PlayStation Mobile GameJam Was The Most Productive Part Of IndieCade East

Image from IndieCade’s Tumblr

IndieCade wasn’t all fun and games (okay, maybe it was); there was also people getting work done. Tucked away in the corner, next to the collection of honoree games, was a major player in the video game industry attempting to help some indie game developers get some much-needed exposure. Sony, one of the IndieCade East sponsors, was hosting a three-day long GameJam that leveraged their PlayStaion Mobile platform. The twelve teams that participated were competing to take their creations to GDC, and hopefully win a spot at Sony’s booth at E3.

This GameJam was an opportunity for Sony to help get the word out about their newest gaming platform (no, not that one), which has been around in one form or another since late 2011. Formerly referred to as the PlayStation Suite, PlayStation Mobile games are designed to run on any PlayStation Certified device, which includes up to thirty different phones, as well as the PlayStation Vita. While developing for that many different platforms can be a challenge, the experience has been standardized to a degree, offering onscreen controls, and making use of the analog sticks on the Vita as well as the face buttons on the Xperia Play phone. Since the platform officially launched five months ago, Sony and its developers have released over fifty games that are compatible with every device that supports PlayStation Mobile.

The GameJam teams were slated to work on their games on Friday, Saturday and Sunday, but were allowed some prep time in advance to familiarize themselves with the PlayStation Mobile platform. In addition, Sony had dev support engineers on hand to help the teams overcome any of their issues, helping to wade through the waters of what can be the less glamorous side of the development process. Once completed, the teams presented their creations at the final panel of the festival, which is when the winners were revealed. The result of the teams’ hard work was clear in the four finalists that were chosen to bring their games to GDC:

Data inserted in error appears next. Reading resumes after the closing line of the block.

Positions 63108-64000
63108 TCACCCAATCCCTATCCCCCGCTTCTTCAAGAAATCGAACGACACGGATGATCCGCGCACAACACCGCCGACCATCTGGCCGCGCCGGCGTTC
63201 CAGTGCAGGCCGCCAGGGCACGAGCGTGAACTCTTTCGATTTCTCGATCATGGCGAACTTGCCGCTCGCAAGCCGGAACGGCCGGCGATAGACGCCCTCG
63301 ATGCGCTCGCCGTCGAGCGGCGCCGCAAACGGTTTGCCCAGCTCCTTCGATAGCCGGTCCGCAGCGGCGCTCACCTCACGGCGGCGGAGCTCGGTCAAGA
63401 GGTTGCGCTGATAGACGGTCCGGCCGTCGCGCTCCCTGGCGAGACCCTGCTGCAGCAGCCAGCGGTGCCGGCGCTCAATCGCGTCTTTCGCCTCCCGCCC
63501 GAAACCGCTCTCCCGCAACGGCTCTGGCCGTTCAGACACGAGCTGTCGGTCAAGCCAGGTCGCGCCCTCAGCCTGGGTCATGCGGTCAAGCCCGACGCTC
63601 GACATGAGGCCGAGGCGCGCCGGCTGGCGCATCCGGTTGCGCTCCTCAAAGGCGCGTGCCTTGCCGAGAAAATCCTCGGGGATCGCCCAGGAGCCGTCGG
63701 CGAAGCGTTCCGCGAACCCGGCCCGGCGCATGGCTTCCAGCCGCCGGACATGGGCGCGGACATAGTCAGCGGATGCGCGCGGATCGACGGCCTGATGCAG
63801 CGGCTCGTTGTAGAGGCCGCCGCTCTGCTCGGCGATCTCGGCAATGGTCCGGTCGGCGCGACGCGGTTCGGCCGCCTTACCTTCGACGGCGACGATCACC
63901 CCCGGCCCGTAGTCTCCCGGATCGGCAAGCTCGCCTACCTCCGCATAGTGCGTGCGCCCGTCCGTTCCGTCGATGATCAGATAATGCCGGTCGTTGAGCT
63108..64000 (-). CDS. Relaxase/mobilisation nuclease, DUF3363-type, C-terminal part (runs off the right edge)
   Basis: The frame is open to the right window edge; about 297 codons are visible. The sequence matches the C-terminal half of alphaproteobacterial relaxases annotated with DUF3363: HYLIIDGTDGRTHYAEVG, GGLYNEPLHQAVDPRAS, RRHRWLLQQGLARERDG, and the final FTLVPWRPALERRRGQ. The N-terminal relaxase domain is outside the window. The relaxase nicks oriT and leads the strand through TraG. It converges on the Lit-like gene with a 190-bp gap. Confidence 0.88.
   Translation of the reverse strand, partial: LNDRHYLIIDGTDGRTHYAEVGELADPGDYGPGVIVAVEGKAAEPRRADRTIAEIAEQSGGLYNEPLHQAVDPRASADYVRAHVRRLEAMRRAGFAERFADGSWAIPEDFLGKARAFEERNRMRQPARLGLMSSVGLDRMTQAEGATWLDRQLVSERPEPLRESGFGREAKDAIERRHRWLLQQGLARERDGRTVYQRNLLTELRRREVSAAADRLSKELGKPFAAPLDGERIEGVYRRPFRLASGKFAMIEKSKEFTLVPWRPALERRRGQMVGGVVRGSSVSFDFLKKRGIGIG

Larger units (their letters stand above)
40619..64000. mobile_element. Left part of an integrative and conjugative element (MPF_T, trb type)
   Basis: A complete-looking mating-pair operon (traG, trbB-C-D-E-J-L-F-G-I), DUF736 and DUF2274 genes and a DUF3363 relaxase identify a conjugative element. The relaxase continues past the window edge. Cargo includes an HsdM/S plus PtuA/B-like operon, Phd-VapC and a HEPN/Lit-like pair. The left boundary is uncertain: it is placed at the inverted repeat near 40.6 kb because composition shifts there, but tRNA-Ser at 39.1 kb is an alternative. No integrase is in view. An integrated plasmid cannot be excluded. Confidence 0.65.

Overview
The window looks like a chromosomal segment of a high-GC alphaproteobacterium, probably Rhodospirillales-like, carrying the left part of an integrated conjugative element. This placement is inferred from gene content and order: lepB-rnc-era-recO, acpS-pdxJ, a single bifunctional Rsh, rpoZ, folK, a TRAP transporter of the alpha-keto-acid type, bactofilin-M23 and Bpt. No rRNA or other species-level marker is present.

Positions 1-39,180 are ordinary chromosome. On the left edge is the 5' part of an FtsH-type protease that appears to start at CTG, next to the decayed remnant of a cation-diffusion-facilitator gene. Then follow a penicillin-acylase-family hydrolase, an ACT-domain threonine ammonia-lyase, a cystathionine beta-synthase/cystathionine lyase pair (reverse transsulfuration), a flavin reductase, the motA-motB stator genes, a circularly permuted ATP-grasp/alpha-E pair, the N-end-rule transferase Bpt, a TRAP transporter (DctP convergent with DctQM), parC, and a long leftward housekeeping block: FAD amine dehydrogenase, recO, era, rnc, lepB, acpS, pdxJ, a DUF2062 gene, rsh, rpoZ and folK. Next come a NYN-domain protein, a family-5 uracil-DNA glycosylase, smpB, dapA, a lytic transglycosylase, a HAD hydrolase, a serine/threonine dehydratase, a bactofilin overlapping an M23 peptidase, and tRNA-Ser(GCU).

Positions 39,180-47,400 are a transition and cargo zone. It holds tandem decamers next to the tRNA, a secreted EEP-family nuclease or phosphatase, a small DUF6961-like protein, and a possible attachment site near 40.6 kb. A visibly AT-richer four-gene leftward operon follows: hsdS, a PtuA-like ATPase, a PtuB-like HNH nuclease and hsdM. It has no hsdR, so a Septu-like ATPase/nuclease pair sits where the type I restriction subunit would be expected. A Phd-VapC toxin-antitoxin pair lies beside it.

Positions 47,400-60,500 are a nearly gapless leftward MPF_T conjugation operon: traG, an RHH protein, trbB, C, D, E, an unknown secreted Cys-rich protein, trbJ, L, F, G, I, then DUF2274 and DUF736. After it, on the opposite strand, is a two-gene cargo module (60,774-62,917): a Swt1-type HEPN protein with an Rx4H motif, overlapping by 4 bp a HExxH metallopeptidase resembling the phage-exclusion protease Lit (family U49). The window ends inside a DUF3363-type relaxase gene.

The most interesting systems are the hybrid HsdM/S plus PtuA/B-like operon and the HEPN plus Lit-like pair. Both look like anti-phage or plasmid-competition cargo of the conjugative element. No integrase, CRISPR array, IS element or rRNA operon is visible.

Team Name: Crystallon
Game: “Crystallon” is a match-three puzzle game about exponentially increasing geometry.

Team Name: Golden Ruby Games
Game: In ”Hermit Crab in Space” you play as a hermit crab…suddenly transported to space. As with any vulnerable crustacean, the crab has little to protect itself from the harsh, cold realities of dark space: enemy ships & asteroids mean certain doom for our hermit crab hero. Luckily, the crab is quickly given a gun: using the salvaged parts of the enemies, the player slowly builds his ship for protection. Only by evolving his ship is our clawed hero going to get home.

Team Name: Team Snakessss.
Game: “CRUMBLE,” which is a highly conceptual puzzle adventure inspired by classic arcade play simplicity of games like “Helicopter” and “Doodle Jump.” But there’s a twist! Your avatar, a block-like cell, changes shape as it brushes against walls and obstacles. And that’s good, because you must refine your shape in order to meander through narrow passages. In one gameplay mode, the end goal is to match the block’s shape to a receiving pad at the end, which requires simultaneous attention to moving through the level and awareness of shape. In a second gameplay mode, users navigate through adventure levels, using the block’s falling rubble to grow shooting flowers in order to break through walls and hopefully, beat the level.

Team Name: backpedal games
Game: “don’t wake the bear” is a multi-player game played on a single Vita. Similar to “Hot Potato” the object is to pass the Vita back and forth between players (gently) so you don’t wake the sleeping bear. To add to the challenge of passing the Vita back and forth, players can add objects to the bear’s slumber chamber to make it more difficult for the next player who takes possession of the Vita, such as an alarm clock that could go off at any time and wake the bear. And player can also counter those moves by stuffing cotton in the bear’s ears or injecting the bear with a tranquilizer.

These four teams now have about a month to polish their game before heading to San Francisco. There’s clearly some potential behind these games and hopefully we’ll see more from these teams in the future. While IndieCade showcased some of the best completed indie games on the scene, the 38 developers that we on site for the entire weekend helped demonstrate the dedication of the people that actually make these games. Keep an eye out for the final round of judging from GDC to see which of these games will get to set up shop at Sony’s booth at E3.